Any vs AnyObject vs NSObject

What is the difference between these three enigmatic types? A sometimes confusing topic, let’s get it straight.

UPDATE: Things have changed in Swift 3!

This post has been updated for Swift 3 here.

You probably know Swift is a type-safe language. For this reason, the compiler won’t permit you to type infer an array of different types that don’t share a common root:

//Error: Type of expression is ambiguous without more context
var test = ["a",0]

Strings and Ints in Swift don’t share a common root, so the compiler doesn’t know what you want it to do when type inferring the array.

There are two tricks for removing this error:

Solution 1: Import UIKit

If you import UIKit the error goes away. Why?

import UIKit
//No error, test inferred to be [NSObject]
var test = ["a",0]

UIKit Framework includes the Foundation framework which automatically bridges common data types to their Foundation Objective-C counterparts. And unlike in Swift, in Objective-C, most data types do have a root: NSObject is an actual class (docs here), that is the root of most classes if you’re using the Foundation framework.

If you option-click on the test variable, you’ll find that it has defaulted to [NSObject].

But then – out of curiosity – what happens if you add another variable to the array that does not have NSObject as a root, such as a class of your own?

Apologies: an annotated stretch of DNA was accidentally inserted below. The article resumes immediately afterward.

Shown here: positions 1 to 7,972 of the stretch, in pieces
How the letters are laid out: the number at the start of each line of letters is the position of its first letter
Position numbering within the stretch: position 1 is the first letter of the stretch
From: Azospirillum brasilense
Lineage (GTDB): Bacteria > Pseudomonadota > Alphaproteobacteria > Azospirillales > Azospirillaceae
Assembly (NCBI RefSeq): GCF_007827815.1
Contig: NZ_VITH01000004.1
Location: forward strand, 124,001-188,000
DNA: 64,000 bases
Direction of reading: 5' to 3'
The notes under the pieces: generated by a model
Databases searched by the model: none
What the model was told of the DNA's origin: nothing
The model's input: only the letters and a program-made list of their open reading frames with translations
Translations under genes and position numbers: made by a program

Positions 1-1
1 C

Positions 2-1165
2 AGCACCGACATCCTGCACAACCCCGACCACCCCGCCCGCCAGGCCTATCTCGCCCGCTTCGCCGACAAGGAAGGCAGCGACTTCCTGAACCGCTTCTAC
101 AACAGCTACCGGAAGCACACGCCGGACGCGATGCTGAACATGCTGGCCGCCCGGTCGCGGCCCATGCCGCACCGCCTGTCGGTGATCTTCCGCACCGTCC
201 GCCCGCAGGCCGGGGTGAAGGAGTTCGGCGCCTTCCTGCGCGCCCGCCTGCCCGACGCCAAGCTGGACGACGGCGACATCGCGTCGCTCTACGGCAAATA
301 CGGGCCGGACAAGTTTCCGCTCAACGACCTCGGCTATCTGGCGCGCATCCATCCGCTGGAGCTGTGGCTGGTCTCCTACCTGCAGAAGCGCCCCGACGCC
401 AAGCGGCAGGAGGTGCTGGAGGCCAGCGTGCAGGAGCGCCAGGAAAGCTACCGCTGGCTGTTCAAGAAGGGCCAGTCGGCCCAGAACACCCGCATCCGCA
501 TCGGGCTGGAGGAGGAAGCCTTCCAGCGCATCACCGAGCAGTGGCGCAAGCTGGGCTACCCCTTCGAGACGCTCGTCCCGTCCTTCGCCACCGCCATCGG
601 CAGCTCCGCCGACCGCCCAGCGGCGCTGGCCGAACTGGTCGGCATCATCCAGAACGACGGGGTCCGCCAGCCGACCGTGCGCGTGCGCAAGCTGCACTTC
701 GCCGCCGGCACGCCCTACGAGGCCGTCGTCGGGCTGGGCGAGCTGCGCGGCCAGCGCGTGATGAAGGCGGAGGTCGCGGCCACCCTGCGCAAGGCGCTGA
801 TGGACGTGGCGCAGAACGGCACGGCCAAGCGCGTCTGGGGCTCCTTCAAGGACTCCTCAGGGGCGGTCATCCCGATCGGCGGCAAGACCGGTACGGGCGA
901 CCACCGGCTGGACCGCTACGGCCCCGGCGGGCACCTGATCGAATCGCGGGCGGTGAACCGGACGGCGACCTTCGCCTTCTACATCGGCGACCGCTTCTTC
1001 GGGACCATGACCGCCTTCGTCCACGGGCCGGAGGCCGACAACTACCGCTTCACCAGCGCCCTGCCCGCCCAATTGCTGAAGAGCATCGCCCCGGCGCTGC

import Foundation
class Test {}
//No error, test inferred to be NSArray
var test = [Test(),"a",0]

The compiler can’t find a root class to infer the array’s data type, but instead of displaying an error, it instead infers an alternative data type – the Foundation Objective-C NSArray. NSArray is less strict than its Swift countertype; NSArray doesn’t enforce that elements it contains are the same data type.

Solution 2: [Any] or [AnyObject]

If you specifically define the array as [Any], you are indicating to the compiler that you are aware that the elements are not of the same data type, and you are ok with that.

class Test {}
//No error, test is defined as [Any]
var test:[Any] = [Test(),"a",0]

You may be surprised to learn that unlike NSObject, Any is not actually a concrete data type. You won’t find a type description for it in documentation. Rather Any is an alias for any data type.

Similarly, AnyObject is an alias for any data type derived from a class. You can use it to define an array that contains more than one object derived from a class, that don’t share a common root class:

class Test {}
class Test2 {}
//No error, test is defined as [AnyObject]
var test:[AnyObject] = [Test(),Test2()]

(You could of course have used [Any] as well – [AnyObject] is just a little more specific.

Passing in a string and an integer for example, to an AnyObject array will cause an error, as these data types are structs in Swift.

//Error: String does not conform to element type 'AnyObject'
var test:[AnyObject] = ["a",0]

Unless you import Foundation! (or UIKit) As we saw earlier, importing UIKit bridges Foundation data types to their Foundation counterparts. Strings are bridged to NSStrings and Ints are bridged to NSNumbers. NSNumbers and NSStrings happen to be defined as classes in Objective-C, so they now fulfill the definition of being an AnyObject:

import UIKit
//No error: test defined as [AnyObject]
var test:[AnyObject] = ["a",0]

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